Last year, the U.S. State Department cited analysts who noted South Africa’s large Somali community and the presence of al-Shabab sympathizers.  Those analysts believe that groups here may be helping fund violent extremism in East Africa.

Possible safe haven

Anneli Botha, a senior terrorism researcher at the Pretoria-based Institute for Security Studies, recently returned from Nairobi, where she was helping train Kenya’s Anti-Terrorism Police Unit.

Botha said although her focus is on terrorism groups outside of South Africa, her nation is often mentioned in talk of terror groups’ strategies and efforts.

“I think in South Africa we’re often considered to be more of a safe haven than really an immediate target.  But what you also have to start to realize, maybe not only as citizens, but also as government, that the threat of terrorism is a reality," she said. "It is something that is affecting other African countries, and we have an equally responsible role to go after those and assist these countries in their investigations.”

Naeem Jeenah, executive director of the Johannesburg-based Afro-Middle East Center, said South Africa’s 1.5 million Muslims are not especially worried about being accidentally caught in a police dragnet.  But he warned authorities against being overzealous.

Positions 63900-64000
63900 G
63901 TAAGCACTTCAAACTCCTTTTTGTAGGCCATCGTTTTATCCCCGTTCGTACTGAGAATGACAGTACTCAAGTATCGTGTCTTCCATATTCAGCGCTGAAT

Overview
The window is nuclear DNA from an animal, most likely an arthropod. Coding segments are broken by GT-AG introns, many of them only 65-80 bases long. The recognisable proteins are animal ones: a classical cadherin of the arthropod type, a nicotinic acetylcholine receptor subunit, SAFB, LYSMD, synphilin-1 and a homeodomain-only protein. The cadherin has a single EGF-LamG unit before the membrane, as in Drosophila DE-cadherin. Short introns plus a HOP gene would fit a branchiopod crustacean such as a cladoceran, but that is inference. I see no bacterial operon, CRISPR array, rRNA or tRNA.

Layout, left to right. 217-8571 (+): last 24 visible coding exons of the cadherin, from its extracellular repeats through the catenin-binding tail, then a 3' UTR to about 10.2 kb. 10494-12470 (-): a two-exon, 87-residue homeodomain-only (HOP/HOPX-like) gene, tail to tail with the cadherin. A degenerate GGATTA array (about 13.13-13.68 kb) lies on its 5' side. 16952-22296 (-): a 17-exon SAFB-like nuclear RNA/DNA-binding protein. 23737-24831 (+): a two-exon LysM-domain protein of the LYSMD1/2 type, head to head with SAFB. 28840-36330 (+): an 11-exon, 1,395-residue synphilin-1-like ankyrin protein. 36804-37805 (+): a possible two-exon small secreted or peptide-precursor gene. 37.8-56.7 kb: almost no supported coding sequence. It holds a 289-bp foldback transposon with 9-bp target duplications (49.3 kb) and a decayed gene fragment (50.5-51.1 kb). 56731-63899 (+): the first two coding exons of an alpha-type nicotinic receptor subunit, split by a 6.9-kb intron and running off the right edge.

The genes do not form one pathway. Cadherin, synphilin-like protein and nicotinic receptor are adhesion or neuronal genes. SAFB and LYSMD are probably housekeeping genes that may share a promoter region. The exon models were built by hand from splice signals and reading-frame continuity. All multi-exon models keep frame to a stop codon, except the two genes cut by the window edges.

“The South African Muslim community doesn’t have any concerns about this kind of thing," he said. "Concerns, however, are around particularly foreigners, foreign Muslims that are in South Africa, and in this situation now, particularly Somalis. …  The reality is that when these kinds of incidents happen… when the kinds of incidents happen as we just saw in Nairobi, then there is also increased pressure put on the South African government.  And when that happens, then they get a little more brazen in their monitoring kind of activities.”

He also noted that South Africa has a propensity towards xenophobic violence, particularly against Somali nationals - and warned authorities to be mindful of sending communities over the edge in a nation that is already notorious for violent crime.

You May Like

French Refugee Drama Wins Cannes Top Prize

Dheepan is about a group of Sri Lankan refugees who pretend to be a family in order to flee their war-torn country for a housing project in France More

Photogallery Crisis in Macedonia Requires Meaningful and Swift Measures

The international community has called on Macedonian leadership to take concrete measures in support of democracy in order to exit the crisis More